Dr. John Leonard Comments on the Use of Brentuximab Vedotin as a Monotherapy for Elderly Hodgkin Lymphoma Patients

The Oncology Times reported on results from a small prospective, Phase II open label study published in Blood, that found brentuximab vedotin may be of use for elderly Hodgkin lymphoma patients, who cannot tolerate harsher chemotherapy treatment options. From the 19 patients the objective response rate was 92% with 73% of patients achieving a complete response rate and 19% a partial remission rate. First author, Dr. Andres-Forero-Torres MD reported:

“We took patients who were older than 60 and not candidates for chemotherapy due to comorbidities or who did not want to receive chemotherapy, and we treated them with brentuximab vedotin as a single agent…We were able to show in this small but significant population of patients that older patients tolerated brentuximab vendotin very nicely. We found very high rates of response–almost everybody had a response, and a very good percentage had a complete remission.”

Lymphoma Program Director, Dr. John Leonard commented on the results:

“The issue is that the standard therapies in elderly and frail patients do have significant toxicity, so trying to come up with something that has less toxicity, if it can also be effective, is valuable…Brentuximab vedotin has less toxicity against the lungs, which is an issue with bleomycin, and less in the way of low blood count which you have in standard chemotherapy. It also avoids the cardiac toxicity of standard treatment as well.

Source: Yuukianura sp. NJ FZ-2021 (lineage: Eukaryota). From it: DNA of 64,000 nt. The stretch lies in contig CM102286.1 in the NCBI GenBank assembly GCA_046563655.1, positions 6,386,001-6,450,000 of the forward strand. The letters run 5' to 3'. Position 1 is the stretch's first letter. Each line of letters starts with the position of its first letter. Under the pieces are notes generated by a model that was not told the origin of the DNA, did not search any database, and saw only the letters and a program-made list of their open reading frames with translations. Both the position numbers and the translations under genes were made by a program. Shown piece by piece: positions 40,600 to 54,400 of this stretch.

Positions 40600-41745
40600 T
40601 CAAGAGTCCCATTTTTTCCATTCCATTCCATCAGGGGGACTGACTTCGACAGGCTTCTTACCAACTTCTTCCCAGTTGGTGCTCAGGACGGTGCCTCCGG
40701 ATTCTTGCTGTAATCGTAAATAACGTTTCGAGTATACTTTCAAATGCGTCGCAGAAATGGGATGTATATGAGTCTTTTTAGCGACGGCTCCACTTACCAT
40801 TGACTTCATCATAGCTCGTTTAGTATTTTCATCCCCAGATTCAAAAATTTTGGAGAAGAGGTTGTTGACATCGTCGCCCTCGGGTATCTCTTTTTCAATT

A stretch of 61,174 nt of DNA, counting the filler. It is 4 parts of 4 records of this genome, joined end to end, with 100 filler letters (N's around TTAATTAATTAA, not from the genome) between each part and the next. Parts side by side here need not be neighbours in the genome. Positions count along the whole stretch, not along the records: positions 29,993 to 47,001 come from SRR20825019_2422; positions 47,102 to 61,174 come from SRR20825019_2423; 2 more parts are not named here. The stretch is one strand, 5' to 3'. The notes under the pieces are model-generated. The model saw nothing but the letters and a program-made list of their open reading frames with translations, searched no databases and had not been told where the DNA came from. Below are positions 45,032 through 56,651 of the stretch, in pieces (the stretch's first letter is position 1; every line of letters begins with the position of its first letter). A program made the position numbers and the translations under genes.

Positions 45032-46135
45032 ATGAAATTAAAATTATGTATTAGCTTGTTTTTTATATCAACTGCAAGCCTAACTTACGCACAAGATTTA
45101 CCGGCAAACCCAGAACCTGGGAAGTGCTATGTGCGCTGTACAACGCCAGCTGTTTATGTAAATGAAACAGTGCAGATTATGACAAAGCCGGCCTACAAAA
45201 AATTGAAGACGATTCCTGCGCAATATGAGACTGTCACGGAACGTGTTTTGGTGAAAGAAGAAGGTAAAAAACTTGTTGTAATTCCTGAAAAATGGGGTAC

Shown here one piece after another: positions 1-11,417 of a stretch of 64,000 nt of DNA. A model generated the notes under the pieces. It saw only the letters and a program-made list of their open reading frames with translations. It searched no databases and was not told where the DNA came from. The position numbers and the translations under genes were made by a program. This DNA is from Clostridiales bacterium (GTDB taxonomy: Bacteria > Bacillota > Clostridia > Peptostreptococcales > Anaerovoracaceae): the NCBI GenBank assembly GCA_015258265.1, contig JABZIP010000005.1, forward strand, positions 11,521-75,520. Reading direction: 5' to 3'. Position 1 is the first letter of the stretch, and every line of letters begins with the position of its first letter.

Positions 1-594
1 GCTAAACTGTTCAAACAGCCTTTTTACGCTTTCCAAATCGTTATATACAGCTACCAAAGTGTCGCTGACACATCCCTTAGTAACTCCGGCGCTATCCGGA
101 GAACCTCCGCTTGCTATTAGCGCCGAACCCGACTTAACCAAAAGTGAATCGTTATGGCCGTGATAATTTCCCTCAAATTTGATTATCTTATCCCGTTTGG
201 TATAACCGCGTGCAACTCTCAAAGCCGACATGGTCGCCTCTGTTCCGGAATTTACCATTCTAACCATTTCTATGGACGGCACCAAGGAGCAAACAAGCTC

Currently there are two trials comparing brentuximab vedotin to other treatment regimens open at Weill Cornell Medicine. The first trial is open to patients with advanced classical Hodgkin lymphoma and the second trial is open to patients with CD-30-positive mature T-cell lymphomas.

Author: lymphomaprogram

Located on the Upper East Side of New York City, the Lymphoma Program at Weill Cornell Medical College/NewYork Presbyterian Hospital is internationally recognized for our efforts to enable patients with non-Hodgkin lymphoma, Hodgkin disease and related disorders to have the best possible clinical outcome, including cure when possible.

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